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Diabetes and femoral neck strength: Findings from the hip strength across the menopausal transition study

Ishii, S and Cauley, JA and Crandall, CJ and Srikanthan, P and Greendale, GA and Huang, MH and Danielson, ME and Karlamangla, AS (2012) Diabetes and femoral neck strength: Findings from the hip strength across the menopausal transition study. Journal of Clinical Endocrinology and Metabolism, 97 (1). 190 - 197. ISSN 0021-972X

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Context: Diabetes mellitus is associated with increased hip fracture risk, despite being associated with higher bone mineral density in the femoral neck. Objective: The objective of the study was to test the hypothesis that composite indices of femoral neck strength, which integrate dual-energy x-ray absorptiometry derived femoral neck size, femoral neck areal bone mineral density, and body size and are inversely associated with hip fracture risk, would be lower in diabetics than in nondiabetics and be inversely related to insulin resistance, the primary pathology in type 2 diabetes. Design: This was a cross-sectional analysis. Setting and Participants: The study consisted of a multisite, multiethnic, community-dwelling sample of 1887 women in pre- or early perimenopause. Outcome Measurements: Composite indices for femoral neck strength in different failure modes (axial compression, bending, and impact) were measured. Results: Adjusted for age, race/ethnicity, menopausal stage, body mass index, smoking, physical activity, calcium and vitamin D supplementation, and study site, diabetic women had higher femoral neck areal bone mineral density [+0.25 SD, 95% confidence interval (CI) (+0.06, +0.44) SD] but lower composite strength indices [+0.20 SD, 95% CI (-0.38, -0.03) SD for compression, -0.19 SD, 95% CI (-0.38, -0.003) SD for bending, -0.19 SD, 95% CI (-0.37, -0.02) SD for impact] than nondiabetic women. There were graded inverse relationships between homeostasis model-assessed insulin resistance and all three strength indices, adjusted for the same covariates. Conclusions: Despite having higher bone density, diabetic women have lower indices of femoral neck strength relative to load, consistent with their documented higher fracture risk. Insulin resistance appears to play an important role in bone strength reduction in diabetes. Copyright © 2012 by The Endocrine Society.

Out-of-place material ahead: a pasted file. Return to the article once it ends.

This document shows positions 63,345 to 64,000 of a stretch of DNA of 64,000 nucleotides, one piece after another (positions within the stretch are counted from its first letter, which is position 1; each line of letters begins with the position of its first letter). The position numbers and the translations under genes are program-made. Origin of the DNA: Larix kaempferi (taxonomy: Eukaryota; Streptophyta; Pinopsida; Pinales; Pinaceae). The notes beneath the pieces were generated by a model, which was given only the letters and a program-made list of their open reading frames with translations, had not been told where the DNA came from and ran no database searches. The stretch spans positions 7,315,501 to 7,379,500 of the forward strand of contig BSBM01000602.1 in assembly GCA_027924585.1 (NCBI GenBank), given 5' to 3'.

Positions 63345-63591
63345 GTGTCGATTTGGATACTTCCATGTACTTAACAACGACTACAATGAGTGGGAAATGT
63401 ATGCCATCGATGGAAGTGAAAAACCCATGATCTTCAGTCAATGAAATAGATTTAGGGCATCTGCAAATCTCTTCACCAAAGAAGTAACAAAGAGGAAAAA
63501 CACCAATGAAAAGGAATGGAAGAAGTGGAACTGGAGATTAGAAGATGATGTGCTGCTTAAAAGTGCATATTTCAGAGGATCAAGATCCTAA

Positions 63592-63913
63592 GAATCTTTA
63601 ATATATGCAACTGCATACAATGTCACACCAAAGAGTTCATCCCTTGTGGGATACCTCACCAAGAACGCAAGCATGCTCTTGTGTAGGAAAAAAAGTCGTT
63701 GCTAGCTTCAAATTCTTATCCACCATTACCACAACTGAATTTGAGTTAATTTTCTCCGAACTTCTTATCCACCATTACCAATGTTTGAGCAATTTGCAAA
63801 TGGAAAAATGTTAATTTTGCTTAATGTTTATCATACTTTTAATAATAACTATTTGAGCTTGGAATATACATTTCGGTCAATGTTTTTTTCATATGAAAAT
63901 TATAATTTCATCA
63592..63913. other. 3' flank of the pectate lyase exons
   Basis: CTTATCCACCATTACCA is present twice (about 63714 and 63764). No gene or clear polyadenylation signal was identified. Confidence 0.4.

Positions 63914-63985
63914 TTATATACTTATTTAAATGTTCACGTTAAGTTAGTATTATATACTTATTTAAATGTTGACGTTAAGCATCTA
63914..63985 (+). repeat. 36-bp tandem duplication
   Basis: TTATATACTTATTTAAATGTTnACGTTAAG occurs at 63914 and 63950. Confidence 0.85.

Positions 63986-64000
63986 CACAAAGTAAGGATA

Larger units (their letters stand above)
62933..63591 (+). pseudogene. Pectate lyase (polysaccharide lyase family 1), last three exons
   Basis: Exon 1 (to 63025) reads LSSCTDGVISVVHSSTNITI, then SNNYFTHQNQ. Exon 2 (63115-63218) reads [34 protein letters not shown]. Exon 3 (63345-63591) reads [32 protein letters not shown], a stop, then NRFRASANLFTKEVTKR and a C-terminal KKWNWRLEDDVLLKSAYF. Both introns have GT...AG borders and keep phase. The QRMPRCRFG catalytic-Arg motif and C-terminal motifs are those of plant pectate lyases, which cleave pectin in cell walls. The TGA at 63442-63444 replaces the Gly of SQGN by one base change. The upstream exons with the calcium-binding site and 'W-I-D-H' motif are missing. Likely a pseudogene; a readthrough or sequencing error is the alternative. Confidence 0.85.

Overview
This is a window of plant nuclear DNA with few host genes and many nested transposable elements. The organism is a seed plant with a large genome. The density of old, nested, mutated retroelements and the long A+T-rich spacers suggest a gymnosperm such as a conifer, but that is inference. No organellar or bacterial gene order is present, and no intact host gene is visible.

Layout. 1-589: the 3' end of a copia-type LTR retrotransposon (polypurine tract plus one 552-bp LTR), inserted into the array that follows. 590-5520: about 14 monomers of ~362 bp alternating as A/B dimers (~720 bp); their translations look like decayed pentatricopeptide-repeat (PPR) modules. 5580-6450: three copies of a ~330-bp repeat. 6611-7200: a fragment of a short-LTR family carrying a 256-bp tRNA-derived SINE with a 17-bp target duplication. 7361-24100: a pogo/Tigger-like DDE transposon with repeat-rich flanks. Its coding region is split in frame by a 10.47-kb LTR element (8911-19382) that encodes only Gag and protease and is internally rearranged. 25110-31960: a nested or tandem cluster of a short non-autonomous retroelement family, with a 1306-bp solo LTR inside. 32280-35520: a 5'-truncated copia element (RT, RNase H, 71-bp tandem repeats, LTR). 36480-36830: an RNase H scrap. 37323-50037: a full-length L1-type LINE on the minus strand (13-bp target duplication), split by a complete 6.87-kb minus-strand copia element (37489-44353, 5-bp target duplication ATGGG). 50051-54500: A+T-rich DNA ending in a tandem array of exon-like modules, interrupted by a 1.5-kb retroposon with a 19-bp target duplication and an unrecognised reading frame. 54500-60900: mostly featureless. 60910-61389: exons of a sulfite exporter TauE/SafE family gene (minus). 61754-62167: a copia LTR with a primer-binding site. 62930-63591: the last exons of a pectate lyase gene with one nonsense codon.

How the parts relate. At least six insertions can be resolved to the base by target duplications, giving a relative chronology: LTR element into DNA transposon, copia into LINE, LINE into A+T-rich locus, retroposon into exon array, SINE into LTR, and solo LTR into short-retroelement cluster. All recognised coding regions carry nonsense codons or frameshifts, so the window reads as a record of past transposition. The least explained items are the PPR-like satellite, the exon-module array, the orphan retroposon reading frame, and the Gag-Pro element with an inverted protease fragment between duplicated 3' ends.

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Item Type: Article
Status: Published
CreatorsEmailPitt UsernameORCID
Ishii, S
Cauley, JAJCauley@edc.pitt.eduJCAULEY
Crandall, CJ
Srikanthan, P
Greendale, GA
Huang, MH
Danielson, MEDanielsonM@edc.pitt.eduEPIDMED
Karlamangla, AS
Date: 1 January 2012
Date Type: Publication
Journal or Publication Title: Journal of Clinical Endocrinology and Metabolism
Volume: 97
Number: 1
Page Range: 190 - 197
DOI or Unique Handle: 10.1210/jc.2011-1883
Schools and Programs: Graduate School of Public Health > Epidemiology
Refereed: Yes
ISSN: 0021-972X
Date Deposited: 03 Apr 2015 01:03
Last Modified: 02 Feb 2019 16:57


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